Measures to Protect the Workforce During COVID-19 (2020)


Author: Mark T. Wassell

Originally published in October 2020, as part of a "Tips" webinar

Copyright © 2020 Knox McLaughlin Gornall & Sennett, P.C.

Pursuant to the ADA, once an employee begins work, any disability-related inquiries or medical examinations must be job related and consistent with business necessity.

Information an employer may request from an employee who calls in sick:

During a pandemic, the employers may ask such employees if they are experiencing symptoms of the pandemic virus. For COVID-19, these include symptoms such as fever, chills, cough, shortness of breath, or sore throat. Employers must maintain all information about employee illnesses as a confidential medical record in compliance with the ADA.

Taking an employee’s body temperature during the pandemic:

Generally, measuring an employee’s body temperature is a medical examination. However, since the CDC and state and local health authorities have acknowledged community spread of COVID-19 and issued attendant precautions, employers may measure employees’ body temperature.

Note, however, that some people with COVID-19 do not have a fever.

Requiring employees to stay at home:

The CDC states that employees who become ill with symptoms of COVID-19 should leave the workplace. The ADA does not interfere with employers following this advice.

Employees returning to work can be required to provide a doctor’s note certifying fitness for duty. Such inquiries are permitted under the ADA either because they would not be disability-related or, since the pandemic is truly severe, they would be justified under the ADA standards for disability-related inquiries of employees.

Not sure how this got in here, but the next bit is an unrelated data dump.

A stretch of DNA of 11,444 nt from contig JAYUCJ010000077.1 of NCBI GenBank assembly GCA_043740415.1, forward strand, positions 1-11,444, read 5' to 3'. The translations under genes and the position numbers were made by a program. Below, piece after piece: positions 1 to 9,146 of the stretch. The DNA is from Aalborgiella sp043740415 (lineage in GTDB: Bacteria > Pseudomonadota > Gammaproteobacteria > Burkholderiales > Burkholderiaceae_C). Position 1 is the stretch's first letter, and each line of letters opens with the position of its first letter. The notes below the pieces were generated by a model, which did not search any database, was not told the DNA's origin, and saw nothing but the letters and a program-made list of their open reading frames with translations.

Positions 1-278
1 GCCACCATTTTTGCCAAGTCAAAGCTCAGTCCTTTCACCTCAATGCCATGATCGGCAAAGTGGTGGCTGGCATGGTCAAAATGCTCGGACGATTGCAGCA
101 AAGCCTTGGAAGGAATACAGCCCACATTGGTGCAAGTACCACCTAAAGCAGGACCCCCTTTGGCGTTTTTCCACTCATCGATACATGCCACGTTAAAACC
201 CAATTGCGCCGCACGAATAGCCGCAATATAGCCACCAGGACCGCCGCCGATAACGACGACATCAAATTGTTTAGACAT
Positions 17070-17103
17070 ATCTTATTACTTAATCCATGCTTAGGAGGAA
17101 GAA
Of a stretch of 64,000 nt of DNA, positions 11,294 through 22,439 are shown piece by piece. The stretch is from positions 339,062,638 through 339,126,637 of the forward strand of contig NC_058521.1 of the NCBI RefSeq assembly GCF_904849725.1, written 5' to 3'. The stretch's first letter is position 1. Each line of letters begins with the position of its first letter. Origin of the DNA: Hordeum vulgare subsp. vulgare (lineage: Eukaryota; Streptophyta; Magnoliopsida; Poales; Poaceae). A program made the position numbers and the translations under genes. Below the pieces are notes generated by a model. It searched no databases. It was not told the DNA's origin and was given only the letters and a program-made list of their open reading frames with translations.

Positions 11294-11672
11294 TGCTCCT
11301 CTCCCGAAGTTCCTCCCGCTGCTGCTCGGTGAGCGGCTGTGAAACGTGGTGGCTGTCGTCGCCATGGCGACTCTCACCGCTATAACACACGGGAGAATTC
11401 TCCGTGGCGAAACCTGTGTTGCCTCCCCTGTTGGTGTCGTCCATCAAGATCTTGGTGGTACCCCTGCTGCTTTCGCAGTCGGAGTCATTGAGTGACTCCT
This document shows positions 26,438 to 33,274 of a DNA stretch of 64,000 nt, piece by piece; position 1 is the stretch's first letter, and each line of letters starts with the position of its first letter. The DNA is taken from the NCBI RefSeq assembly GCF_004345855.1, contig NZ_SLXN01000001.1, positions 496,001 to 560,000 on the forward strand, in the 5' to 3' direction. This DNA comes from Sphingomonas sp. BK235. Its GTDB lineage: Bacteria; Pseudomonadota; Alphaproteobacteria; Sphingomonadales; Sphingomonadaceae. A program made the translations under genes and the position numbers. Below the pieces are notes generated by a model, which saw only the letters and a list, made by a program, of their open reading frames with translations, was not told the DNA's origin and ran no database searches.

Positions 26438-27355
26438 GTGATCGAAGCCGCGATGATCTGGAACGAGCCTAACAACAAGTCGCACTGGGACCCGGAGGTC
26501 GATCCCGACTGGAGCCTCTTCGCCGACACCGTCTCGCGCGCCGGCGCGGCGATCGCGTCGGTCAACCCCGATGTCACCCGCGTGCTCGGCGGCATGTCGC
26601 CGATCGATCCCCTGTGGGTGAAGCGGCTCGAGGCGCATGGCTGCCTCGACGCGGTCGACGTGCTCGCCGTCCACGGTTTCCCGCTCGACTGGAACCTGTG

Administering a COVID-19 test:

The ADA requires that any mandatory medical test of employees be “job related and consistent with business necessity.” Applying this standard to the current circumstances of the COVID-19 pandemic, employers may take screening steps to determine if the employees entering the workplace have COVID-19 because an individual with the virus will pose a “direct threat” to the health of others.

Therefore, an employer may choose to administer COVID-19 testing to employees before initially permitting them to enter the workplace and/or periodically to determine if their presence in the workplace poses a direct threat to others. Of course, consistent with ADA standards, employers should ensure that the tests are considered accurate and reliable.


Author: Mark T. Wassell

Originally published in October 2020, as part of a "Tips" webinar

Copyright © 2020 Knox McLaughlin Gornall & Sennett, P.C.